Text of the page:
Take the 2-minute tour ×
Science Fiction & Fantasy Stack Exchange is a question and answer site for science fiction and fantasy enthusiasts. It's 100% free, no registration required.

I'm looking for a science fiction short story I read many years ago. The storyline is a planet being observed for possibility of life and the conclusion is it is uninhabitable because of the 'poisonous oxygen clouds' around it. The twist is that it is an alien observing Planet Earth. Any ideas of author? I have tried all manner of permutations of keywords on Google etc, but drawn a blank. Thanks in advance.

share|improve this question
    
I remember a similar story, where at one point a ship landed in a field of grass and the grass caught on fire. There was a significant temperature difference between their home and earth and the idea of the grass burning from heat of their rocket was beyond their imagination. Is your story the same as the one I am remembering? –  James Jenkins Jun 18 at 18:58
    
Hi James, I think your story is different, my aliens didn't land on earth because they thought it impossible, but thanks for commenting. I think the Report on Planet Three by Arthur C Clarke answer is the most likely. Cheers, Rob –  rob Jun 18 at 19:06
    
A side note: oxygen is poison to humans as well (indeed almost all organisms). The only reason we can tolerate it is because the majority of our atmosphere is nitrogen –  slebetman Jun 19 at 0:41

2 Answers 2

up vote 9 down vote accepted

This sounds like it could be Report on Planet Three by Arthur C Clarke; it's presented as a report (hence the name) made by Martians observing Earth, and goes through some key differences between the two planets from the perspective of a hypothetical Martian civilization, of one those differences being - of course - the oxygen in Earth's atmosphere.

The thick gaseous envelope surrounding the Earth contains large amounts of the poisonous and very reactive element oxygen...

Other differences called out include temperature, gravity, fire, water, and it all feeds into speculation about the possibility of life on Earth (which the Martians deem unlikely owing to "violent climatic extremes", among other reasons).

It ends with some discussion of the possibility of sending a probe to Earth and the unfortunate demise of the Martians in a nuclear war (which the feigned translator notes happened just at the same time as our "historical" Trojan War.)

share|improve this answer
    
Hi, thanks for the answer, this sounds like it fits the bill, now I just have to locate a copy. I can't believe it was someone as famous as ACC, I was expecting it to be some little known obscure work! –  rob Jun 18 at 19:08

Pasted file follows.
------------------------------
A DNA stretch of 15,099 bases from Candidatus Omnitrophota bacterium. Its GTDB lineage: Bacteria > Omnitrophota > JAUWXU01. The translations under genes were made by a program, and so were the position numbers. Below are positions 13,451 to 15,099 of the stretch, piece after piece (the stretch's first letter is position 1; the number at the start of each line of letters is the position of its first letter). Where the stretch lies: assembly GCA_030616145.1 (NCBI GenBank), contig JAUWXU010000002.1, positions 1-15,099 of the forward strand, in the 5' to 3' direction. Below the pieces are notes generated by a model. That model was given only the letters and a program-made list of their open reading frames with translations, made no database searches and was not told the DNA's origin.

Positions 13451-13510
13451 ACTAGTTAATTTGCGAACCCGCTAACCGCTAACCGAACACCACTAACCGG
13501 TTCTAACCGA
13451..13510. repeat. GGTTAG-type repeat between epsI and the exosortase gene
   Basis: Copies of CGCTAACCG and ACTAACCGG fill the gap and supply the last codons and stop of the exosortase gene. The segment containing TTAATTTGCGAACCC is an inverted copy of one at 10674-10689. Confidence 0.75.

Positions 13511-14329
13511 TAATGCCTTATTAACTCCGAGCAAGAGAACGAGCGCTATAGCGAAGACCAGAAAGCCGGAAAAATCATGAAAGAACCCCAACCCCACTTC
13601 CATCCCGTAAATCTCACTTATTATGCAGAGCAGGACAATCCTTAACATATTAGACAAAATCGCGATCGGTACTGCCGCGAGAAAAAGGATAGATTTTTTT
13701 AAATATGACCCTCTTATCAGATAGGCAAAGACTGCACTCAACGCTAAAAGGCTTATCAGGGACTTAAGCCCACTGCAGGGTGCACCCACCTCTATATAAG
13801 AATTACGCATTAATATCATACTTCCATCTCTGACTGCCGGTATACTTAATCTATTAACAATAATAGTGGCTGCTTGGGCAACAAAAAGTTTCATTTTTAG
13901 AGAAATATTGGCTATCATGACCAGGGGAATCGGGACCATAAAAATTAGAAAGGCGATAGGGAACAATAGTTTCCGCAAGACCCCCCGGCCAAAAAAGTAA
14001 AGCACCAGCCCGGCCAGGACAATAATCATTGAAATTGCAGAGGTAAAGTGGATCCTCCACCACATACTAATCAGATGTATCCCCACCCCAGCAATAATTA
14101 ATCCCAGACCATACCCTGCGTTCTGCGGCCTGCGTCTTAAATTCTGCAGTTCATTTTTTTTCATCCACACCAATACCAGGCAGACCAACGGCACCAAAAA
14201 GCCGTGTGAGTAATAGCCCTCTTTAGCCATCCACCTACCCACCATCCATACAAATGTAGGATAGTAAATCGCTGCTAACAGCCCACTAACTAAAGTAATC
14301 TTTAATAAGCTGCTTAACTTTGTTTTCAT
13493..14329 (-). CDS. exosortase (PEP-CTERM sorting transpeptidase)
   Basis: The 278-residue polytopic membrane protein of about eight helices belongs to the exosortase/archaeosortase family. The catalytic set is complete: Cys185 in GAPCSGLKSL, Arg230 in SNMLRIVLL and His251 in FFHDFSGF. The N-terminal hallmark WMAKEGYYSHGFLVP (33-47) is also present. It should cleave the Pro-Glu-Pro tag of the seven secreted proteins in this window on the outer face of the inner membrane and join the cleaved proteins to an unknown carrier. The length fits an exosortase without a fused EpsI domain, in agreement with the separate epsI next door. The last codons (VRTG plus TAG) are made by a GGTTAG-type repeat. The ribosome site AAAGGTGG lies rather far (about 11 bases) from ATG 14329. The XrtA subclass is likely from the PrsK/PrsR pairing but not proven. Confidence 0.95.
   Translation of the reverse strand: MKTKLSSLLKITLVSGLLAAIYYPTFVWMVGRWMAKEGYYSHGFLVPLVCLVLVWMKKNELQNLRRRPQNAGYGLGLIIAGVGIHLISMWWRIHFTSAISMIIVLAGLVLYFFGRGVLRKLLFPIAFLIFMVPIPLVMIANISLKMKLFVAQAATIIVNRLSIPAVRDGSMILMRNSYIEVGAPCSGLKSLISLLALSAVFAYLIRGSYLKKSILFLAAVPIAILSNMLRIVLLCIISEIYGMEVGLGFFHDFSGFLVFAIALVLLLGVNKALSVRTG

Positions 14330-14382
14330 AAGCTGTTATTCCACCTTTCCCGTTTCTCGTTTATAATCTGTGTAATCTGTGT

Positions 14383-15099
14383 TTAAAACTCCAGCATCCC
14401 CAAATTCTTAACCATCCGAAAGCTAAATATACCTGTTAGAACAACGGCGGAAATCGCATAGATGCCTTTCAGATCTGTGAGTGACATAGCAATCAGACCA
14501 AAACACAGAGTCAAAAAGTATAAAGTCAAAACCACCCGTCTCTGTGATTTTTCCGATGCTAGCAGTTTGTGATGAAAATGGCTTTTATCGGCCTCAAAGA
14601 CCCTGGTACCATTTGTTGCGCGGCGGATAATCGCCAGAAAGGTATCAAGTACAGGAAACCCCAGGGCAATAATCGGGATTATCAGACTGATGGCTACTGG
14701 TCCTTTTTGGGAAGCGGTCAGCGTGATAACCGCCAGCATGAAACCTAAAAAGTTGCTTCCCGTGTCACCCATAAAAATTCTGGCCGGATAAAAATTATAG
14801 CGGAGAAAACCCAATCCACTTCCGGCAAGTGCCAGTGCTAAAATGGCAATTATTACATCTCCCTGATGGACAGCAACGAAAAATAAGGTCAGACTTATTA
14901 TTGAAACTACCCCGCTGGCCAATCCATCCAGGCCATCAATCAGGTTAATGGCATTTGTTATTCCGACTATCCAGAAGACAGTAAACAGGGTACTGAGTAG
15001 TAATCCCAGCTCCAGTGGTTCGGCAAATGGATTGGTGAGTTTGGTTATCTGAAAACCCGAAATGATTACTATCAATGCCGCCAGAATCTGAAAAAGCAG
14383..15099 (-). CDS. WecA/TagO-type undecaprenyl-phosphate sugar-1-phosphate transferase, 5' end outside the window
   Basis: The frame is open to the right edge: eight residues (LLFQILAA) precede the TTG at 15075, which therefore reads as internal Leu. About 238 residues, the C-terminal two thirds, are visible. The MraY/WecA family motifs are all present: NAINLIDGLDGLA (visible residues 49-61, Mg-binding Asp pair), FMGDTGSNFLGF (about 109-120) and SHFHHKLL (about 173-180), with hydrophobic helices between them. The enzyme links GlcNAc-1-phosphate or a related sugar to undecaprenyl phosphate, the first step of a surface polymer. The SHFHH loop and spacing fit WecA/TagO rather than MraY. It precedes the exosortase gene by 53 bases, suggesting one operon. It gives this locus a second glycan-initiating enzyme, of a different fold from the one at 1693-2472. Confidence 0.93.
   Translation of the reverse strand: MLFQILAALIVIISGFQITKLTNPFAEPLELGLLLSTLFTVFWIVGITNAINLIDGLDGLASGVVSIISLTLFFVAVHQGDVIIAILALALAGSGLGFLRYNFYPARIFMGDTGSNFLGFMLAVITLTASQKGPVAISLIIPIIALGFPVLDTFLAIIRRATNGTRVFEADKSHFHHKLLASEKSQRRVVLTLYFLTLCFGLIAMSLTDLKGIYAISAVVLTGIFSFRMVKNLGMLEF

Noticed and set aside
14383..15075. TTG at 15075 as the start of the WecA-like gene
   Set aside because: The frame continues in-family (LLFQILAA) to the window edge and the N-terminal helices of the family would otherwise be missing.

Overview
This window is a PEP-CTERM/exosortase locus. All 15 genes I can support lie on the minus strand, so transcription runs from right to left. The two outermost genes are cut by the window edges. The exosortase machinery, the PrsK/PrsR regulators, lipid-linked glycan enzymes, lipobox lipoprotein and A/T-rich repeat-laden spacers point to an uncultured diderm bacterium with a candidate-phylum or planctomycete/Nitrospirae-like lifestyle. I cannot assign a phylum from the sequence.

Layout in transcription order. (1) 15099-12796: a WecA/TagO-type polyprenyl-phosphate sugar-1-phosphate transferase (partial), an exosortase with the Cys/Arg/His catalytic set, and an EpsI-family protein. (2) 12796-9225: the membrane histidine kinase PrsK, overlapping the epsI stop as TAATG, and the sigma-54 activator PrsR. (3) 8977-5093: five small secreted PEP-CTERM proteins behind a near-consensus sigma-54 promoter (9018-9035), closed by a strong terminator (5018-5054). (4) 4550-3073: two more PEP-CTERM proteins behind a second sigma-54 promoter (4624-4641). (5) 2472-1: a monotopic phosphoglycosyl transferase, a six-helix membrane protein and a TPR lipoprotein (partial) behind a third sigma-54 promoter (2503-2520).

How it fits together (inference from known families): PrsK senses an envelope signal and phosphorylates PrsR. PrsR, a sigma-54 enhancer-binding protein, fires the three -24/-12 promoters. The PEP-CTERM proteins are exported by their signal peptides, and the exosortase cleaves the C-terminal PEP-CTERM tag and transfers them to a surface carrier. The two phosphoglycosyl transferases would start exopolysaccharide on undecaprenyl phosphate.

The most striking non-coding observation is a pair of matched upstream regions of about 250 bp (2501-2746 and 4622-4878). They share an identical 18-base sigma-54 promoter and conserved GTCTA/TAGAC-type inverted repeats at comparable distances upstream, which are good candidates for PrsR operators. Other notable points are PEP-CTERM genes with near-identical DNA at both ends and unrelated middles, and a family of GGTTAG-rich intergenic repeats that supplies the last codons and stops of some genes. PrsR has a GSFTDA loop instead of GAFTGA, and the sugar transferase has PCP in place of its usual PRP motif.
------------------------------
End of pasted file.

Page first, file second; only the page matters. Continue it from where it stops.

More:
@rob: you can probably find it on Google books and use that to verify if it's the story you were thinking of. Please feel free to retract your accept if it turns out wrong! :) –  Darth Satan Jun 18 at 19:11
    
Cheers, will do. Back to marking exam papers now! –  rob Jun 18 at 19:12
    
I've added a google books link –  Richard Jun 18 at 19:20

Could it be "From Lava to Life: The Universe Tells Our Earth Story: Book 2" by Jennifer Morgan?.

There's a specific mention of "poisonous oxygen clouds" in the review...

Told from the Universe’s perspective, From Lava to Life gives an exciting overview of the emergence of life on Earth. It begins with bacteria’s rise in complexity as it develops into an eukaryote who is rescued from “poisonous oxygen clouds” by mitochondria. Familiar organisms like jellyfish and worms, as well as the fantastical other-worldly five-eyed Opabinia emerge from the primordial ooze. Animals, plants, fungi, and dinosaurs inhabit the earth until a meteor creates the first Great Extinction, an example of the centrality of interdependence to life on Earth. This disaster marks the end of a chapter in Earth’s history, and the book.

enter image description here

share|improve this answer
    
Hi, thanks for responding, but this looks like a children's book and was published much more recently than the one I was thinking of. The Arthur C Clarke book answer fits the bill I think. –  rob Jun 18 at 19:11

Your Answer

 
discard

By posting your answer, you agree to the privacy policy and terms of service.

Not the answer you're looking for? Browse other questions tagged or ask your own question.